I quite frequently receive emails that demand a reply in some depth, and I feel might be of interest to us all. These are generally conservation-focused, and the one I recently received from John Drewett is a case in point. John asked if I had any clue as to why the glorious weed that we all love, ranunculus, seems to be disappearing from so many of our rivers. What’s not to like about ranunculus? All our river species adore it. It is a beautiful part of the UK summer riverine scene. It harbours endless amounts of food for our fish, and gives them shade and protection. And yes, it is disappearing fast.
All manner of expensive research has been done into this phenomenon, but could I suggest the reasons are easy and cheap to see? In fact, my great friend Tim Aldiss proved how to save ranunculus along his stretch of river by the simple use of some chicken wire and some stakes. Tim, like Mr Drewett, was shocked by the decline of his ranunculus stocks, and decided to fence off two living areas of weed that still had roots and looked like they could survive given protection. So, very easily, Tim gave them protection and the two ranunculus beds flourished.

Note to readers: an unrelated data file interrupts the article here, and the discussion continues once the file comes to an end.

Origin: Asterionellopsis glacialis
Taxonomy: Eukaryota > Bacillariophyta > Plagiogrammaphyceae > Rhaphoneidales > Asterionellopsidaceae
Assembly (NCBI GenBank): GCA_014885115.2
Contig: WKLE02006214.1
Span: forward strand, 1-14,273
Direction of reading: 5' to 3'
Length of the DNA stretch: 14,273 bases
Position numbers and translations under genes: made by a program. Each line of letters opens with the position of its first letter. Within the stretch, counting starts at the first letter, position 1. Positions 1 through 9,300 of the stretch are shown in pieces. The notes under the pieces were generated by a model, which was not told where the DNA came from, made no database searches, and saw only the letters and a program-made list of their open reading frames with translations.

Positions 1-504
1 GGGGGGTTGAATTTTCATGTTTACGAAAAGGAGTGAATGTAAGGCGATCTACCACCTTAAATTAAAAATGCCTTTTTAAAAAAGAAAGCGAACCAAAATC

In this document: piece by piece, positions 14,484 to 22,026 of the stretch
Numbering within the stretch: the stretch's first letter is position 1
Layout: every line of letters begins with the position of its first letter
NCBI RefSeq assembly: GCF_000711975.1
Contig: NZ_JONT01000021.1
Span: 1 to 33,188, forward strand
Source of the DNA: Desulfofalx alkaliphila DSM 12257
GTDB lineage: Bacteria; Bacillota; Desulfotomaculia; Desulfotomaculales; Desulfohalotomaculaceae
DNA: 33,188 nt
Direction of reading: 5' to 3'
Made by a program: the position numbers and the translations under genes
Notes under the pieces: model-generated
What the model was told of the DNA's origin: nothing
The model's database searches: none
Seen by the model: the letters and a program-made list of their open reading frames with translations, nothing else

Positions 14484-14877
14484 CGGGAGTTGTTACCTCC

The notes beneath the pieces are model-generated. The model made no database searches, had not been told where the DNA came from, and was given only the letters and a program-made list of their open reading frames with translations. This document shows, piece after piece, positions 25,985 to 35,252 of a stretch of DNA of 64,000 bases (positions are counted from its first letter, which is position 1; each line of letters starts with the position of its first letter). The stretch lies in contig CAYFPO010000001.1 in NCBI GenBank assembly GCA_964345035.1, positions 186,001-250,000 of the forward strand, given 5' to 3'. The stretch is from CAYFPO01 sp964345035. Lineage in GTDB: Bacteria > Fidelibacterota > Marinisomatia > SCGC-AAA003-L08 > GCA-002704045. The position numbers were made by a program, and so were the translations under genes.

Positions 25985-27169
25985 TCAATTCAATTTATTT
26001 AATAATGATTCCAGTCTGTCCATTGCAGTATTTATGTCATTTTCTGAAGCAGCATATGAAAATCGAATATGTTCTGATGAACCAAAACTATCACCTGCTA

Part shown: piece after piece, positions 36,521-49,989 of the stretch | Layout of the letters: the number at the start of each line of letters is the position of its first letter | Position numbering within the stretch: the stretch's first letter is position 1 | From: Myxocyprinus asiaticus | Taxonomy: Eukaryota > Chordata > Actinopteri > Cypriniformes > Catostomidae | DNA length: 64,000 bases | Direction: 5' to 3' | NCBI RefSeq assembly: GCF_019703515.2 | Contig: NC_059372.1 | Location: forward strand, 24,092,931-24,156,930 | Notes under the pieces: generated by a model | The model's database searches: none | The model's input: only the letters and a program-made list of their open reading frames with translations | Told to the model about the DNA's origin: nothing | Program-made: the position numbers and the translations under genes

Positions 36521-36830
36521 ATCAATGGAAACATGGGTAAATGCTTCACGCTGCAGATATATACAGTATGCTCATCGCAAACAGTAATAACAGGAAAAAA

But what did the ranunculus beds need protection from, you ask? CANOES and SWANS. Easy as that. Tim’s stretch of Wensum, the river in point, has been bombarded by canoes these three years past, whilst the number of swans has grown to plague proportions. What weed that has not been grubbed up by paddlers has been eaten by flotillas of swans. The ranunculus has not stood a chance, simple as that. With swans and canoeists excluded by the chicken wire, the ranunculus recovered and flourished, good as new. This was a silver bullet solution, and the obvious answer to the two relatively new scourges our rivers face.
We are not just talking about the Wensum, of course. The number of canoes on the Wye has grown year on year, as has the wholly unchecked number of swans. On many a summer’s day, it can be hard to fish because great clumps of ranunculus come drifting down river, uprooted upstream by man and bird. Canoe activities are unchecked and hugely destructive, and swan populations are no longer kept to reasonable proportions by river keepers. Until both these factors are discussed and dealt with, our ranunculus beds will continue to disappear.
Or, of course, we could adopt Tim’s reasonable, sensible, relatively cheap solution to the problem. But I would not advise that. When the Environment Agency stumbled on what Tim was doing, rather than praising him, they immediately ordered him to take the fences down. Perhaps a simple solution is not what the scientists are looking for any more?